“A Peace Treaty” as the name of a label sound very political yet for Farah Malik, a Pakistani Muslim, and Dana Arbib, a Libyan Jew, the design duo that makes up a brand, it is a personal pact and a statement of social responsibility.
Each season, Farah Malik and Dana Arbib travel to a particular region facing socio-political strife, and employs local village artisans to re-define an accessory, creating limited edition pieces in style-unique color ways.
For Summer 2010, accessories brand A PEACE TREATY drew inspiration from the Kuchi nomadic tribes of Afghanistan and Turkoman tribes of Central Asia. The collection, entitled SUNARI (“female goldsmith” in the Pashto language), features 24k gold-plated pieces.
Amulets and talismans in varying geometric shapes make an appearance in the form of pendants and earrings, as well as a selection of stackable and two-finger rings, highlighting A PEACE TREATY’s ability to create pieces that are of the moment, yet also representative of the authenticity of the aesthetic that inspired the collection.
This lends to a slightly rough and worn look, reminiscent of pieces found in the trunks of a jeweler in an ancient bazaar in the Persian Empire.
Launched over two years ago, Dana and Farah started A Peace Treaty when they realized a real lack of artisan-made accessories in the luxury fashion industry. Farah has been trained in ancient Roman goldsmithing in Rome while Dana Arbib is a product design specialist, in addition to being well-versed in antique bronze and brass finishes for interiors.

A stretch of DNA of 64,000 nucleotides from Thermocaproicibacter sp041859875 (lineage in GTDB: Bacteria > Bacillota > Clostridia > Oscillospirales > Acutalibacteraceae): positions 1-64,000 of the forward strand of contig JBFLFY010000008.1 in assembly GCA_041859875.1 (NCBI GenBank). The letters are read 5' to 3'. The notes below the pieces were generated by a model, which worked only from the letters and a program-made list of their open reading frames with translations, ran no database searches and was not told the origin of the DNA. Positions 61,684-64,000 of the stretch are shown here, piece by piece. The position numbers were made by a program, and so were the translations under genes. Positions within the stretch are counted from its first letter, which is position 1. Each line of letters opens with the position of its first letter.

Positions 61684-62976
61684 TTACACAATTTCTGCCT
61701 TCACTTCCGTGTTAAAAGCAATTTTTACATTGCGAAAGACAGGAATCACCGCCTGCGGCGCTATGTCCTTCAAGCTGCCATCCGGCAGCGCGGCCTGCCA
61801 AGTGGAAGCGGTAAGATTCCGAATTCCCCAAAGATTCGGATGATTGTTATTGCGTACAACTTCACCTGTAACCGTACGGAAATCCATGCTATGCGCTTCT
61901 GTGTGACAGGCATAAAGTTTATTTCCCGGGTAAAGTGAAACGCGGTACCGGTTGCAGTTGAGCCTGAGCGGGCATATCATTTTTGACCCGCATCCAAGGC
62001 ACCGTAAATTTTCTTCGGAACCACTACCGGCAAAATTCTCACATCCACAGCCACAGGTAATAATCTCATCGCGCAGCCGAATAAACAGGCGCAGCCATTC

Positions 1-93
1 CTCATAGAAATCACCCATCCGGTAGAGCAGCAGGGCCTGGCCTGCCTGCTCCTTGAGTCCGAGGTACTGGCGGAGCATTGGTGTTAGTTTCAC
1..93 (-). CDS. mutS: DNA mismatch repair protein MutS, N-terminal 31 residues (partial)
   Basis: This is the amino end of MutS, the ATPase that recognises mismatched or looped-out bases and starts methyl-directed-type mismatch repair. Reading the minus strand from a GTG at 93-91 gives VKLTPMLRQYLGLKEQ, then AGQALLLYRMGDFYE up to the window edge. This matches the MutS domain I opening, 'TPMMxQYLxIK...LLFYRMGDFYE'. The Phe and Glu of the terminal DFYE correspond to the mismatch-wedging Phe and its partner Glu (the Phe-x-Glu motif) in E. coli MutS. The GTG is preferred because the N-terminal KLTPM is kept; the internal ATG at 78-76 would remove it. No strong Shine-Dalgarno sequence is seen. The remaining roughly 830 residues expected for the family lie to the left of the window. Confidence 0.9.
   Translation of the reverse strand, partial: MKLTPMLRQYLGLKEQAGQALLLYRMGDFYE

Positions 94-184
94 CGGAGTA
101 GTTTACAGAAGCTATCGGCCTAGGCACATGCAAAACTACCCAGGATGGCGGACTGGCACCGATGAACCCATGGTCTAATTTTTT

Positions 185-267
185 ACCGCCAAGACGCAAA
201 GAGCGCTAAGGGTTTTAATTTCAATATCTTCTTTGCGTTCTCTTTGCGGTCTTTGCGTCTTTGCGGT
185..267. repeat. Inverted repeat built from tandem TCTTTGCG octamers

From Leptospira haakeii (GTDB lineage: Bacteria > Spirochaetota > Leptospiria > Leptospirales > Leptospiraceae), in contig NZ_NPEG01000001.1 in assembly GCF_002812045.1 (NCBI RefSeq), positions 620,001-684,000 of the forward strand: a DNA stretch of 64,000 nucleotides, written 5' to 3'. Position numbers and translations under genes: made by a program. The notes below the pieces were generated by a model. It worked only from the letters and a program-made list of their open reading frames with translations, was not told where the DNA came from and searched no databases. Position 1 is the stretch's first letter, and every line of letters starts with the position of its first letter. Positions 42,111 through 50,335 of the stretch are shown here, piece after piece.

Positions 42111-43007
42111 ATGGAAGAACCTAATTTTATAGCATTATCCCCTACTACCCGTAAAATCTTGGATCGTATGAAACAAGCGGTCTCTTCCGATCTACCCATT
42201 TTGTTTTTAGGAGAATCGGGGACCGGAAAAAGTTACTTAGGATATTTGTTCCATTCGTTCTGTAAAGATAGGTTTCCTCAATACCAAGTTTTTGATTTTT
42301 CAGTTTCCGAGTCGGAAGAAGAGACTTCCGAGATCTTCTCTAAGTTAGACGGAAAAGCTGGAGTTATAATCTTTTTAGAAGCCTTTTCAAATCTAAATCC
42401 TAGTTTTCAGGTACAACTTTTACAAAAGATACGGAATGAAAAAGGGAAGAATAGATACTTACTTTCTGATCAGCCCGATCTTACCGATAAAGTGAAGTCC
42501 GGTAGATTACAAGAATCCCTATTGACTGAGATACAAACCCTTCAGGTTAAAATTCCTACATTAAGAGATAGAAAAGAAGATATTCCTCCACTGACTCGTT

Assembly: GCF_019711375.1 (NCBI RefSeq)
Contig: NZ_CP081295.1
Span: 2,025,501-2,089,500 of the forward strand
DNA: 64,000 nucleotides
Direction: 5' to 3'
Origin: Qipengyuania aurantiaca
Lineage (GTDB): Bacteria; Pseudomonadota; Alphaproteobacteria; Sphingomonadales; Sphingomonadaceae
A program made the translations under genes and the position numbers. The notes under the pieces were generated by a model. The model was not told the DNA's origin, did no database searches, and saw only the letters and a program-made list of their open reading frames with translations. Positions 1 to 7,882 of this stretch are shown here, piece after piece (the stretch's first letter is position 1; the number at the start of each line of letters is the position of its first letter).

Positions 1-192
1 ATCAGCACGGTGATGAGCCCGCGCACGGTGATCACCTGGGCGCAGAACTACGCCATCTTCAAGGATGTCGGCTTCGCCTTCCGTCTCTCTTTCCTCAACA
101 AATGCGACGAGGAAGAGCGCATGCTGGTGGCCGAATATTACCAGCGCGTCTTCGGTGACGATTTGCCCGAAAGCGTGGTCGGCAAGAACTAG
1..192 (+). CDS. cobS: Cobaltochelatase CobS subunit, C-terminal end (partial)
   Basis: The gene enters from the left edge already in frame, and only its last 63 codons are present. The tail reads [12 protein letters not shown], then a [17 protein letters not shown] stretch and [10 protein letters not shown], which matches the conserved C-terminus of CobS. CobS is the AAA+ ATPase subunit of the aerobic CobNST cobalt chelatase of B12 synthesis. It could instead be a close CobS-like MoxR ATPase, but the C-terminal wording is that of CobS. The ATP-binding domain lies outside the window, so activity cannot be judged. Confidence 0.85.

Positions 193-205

Their combined knowledge and appreciation of antique gold tribal jewelry is evidenced in this collection of chunky statement pieces, which are reminiscent of ancient civilizations.
With A Peace Treaty, Dana and Farah hope to elevate ethnic craftsmanship to the status of high-end boutique level goods, while creating employment opportunities for small businesses and families that had been out of work because of the political tensions and social unrest in their countries.
Each season, A PEACE TREATY chooses a handcrafting technique and designs a collection around it, by finding unemployed, but highly skilled artisans to partner with, to revive the traditional craft or technique.